## Abstract

In this paper, the feasibility of applying transfer learning for modeling robot manipulators is examined. A neural network-based transfer learning approach of inverse displacement analysis of robot manipulators is studied. Neural networks with different structures are applied utilizing data from different configurations of a manipulator for training purposes. Then, the transfer learning was conducted between manipulators with different geometric layouts. The training is performed on both the neural networks with pretrained initial parameters and the neural networks with random initialization. To investigate the rate of convergence of data fitting comprehensively, different values of performance targets are defined. The computing epochs and performance measures are compared. It is presented that, depending on the structure of the neural network, the proposed transfer learning can accelerate the training process and achieve higher accuracy. For different datasets, the transfer learning approach improves their performance differently.

## 1 Introduction

A neural network (NN) is based on a collection of neural nodes. A neuron node can receive and process an input signal and then transfer the output signal to the nodes in the next layer. This process mimics the function of a neuron in a biological brain. There is an input layer where input data are presented, and an output layer giving a response to the input data. The layers between the input layer and the output layer are called hidden layers. The weights existing in the connection between nodes determine the strength of influence between connected nodes. As the most popular neural network, backpropagation neural network is able to adjust the weights and biases between layers to minimize its mean squared error (MSE) calculated from its output prediction [1]. Neural networks have been proven to be efficient by iterative computation for solving nonlinear regression [2]. To optimize the training process, different training algorithms are developed [3].

The inverse displacement analysis (IDA) of a robot manipulator is the calculation of the joints’ motions to provide the required position and orientation of the end effector. Three common methods are applied for the IDA: geometric, algebraic, and iterative. NNs can be regarded as a feasible approach for solving the IDA. Research on the IDA for manipulators based on neural networks has shown a relatively satisfying accuracy [4,5]. In Ref. [6], inverse displacement of a 6-degrees-of-freedom (DOF) manipulator has been simulated utilizing a multilayer backpropagation neural network. To find a suitable NN configuration for solving the IDA of a 6-DOF manipulator, NNs with different numbers of output nodes are compared, and an improved method of designing NN is proposed in Ref. [6]. In Ref. [7], an NN was developed to solve the IDA for a SCARA robot manipulator and reached satisfying accuracy. For the IDA of a 7-DOF manipulator with more joints than the SCARA manipulator, the NN also achieved acceptable position errors along the defined path [8]. A genetic algorithm and an adaptive-learning algorithm based on NN have been presented respectively in Refs. [9] and [10], which showed a significant positive impact to minimize the errors of joints’ motion.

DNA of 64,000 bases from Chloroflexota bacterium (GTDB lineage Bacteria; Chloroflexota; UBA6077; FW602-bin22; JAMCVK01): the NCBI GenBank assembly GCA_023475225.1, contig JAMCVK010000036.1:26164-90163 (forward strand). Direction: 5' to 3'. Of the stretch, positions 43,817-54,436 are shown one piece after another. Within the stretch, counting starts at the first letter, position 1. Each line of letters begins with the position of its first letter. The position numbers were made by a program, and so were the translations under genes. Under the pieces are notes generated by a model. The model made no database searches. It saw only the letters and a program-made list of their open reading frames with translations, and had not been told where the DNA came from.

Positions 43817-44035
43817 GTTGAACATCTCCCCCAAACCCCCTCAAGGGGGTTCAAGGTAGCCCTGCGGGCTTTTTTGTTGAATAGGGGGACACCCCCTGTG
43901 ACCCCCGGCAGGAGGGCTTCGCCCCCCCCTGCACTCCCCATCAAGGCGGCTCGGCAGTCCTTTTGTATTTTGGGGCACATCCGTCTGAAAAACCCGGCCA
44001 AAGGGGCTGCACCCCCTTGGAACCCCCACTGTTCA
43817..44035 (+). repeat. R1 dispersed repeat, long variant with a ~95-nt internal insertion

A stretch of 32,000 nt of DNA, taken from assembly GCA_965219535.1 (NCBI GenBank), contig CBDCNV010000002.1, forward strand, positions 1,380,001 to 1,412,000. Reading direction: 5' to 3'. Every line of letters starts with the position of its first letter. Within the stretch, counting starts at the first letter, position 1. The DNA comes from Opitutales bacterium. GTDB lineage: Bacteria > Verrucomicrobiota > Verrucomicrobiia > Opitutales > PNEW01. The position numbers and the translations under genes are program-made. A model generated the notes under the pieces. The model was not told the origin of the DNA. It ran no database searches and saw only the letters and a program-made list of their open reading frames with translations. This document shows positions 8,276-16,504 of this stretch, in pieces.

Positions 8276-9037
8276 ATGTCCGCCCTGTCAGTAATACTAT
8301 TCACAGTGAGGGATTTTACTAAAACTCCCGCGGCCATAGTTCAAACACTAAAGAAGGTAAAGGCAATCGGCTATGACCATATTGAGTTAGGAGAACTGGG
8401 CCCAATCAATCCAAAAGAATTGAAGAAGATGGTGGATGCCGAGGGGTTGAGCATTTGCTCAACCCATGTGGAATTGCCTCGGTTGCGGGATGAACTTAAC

It has been demonstrated that, in some machine learning cases, the transferred knowledge from one task is able to speed up the learning for another task, which can be considered as transfer learning. For different target tasks, transfer learning can be conducted by different approaches. Reinforced learning as an approach to transfer training is simulated on a physical robot to complete the learning process faster [11]. A study conducted on a 7-DOF manipulator also proves that transfer learning decreases the training time of both stationary and non-stationary pointing tasks [12]. In Ref. [13], alignment-based transfer learning from a secondary manipulator to the target manipulator is proposed.

With better available computation resources, NN performs as an increasingly important approach for transfer learning. Besides robotics, some studies of transfer learning based on NN have been conducted, such as language learning, prediction systems, and facial recognition [14–16]. Several kinds of robotic research of transfer learning based on NN are also conducted. For visual and non-visual tasks, transfer learning has also been proven for reducing the burden of data collection by using data from a similar robot [17]. For the detection of the robot body in terms of a two-dimensional (2D) image, transfer learning has been proven to be an efficient method to improve the accuracy with less training dataset [18]. A transfer learning based on convolutional neural network (CNN) was attempted in Ref. [19] for grasping operation, indicating the potential of transfer learning techniques to address the accessibility of suitable size of the training dataset. To compute positions of the end effectors’ operation on the fabric, to change the state of an uncertain manifold of the fabric, CNN models utilizing the red-green-blue (RGB)-based images and depth-based images from the source fabrics are trained and then transferred to the target fabrics to compare [20]. In mobile robots, transfer learning is proposed to speed up the visual defect inspection task [21]. To estimate the collision points between a robot and an external object, transfer learning of object isolation for a 7-DOF manipulator was investigated in Ref. [22] based on CNNs. In Ref. [23], to estimate the collision points between the robot and an external object, a dataset from simulation and a dataset from a real robot were generated for transfer learning in collision localization. These robotics applications of transfer learning are conducted on a target dataset by transferring the knowledge learned from the source environment, and the positive influence of transfer learning can be witnessed.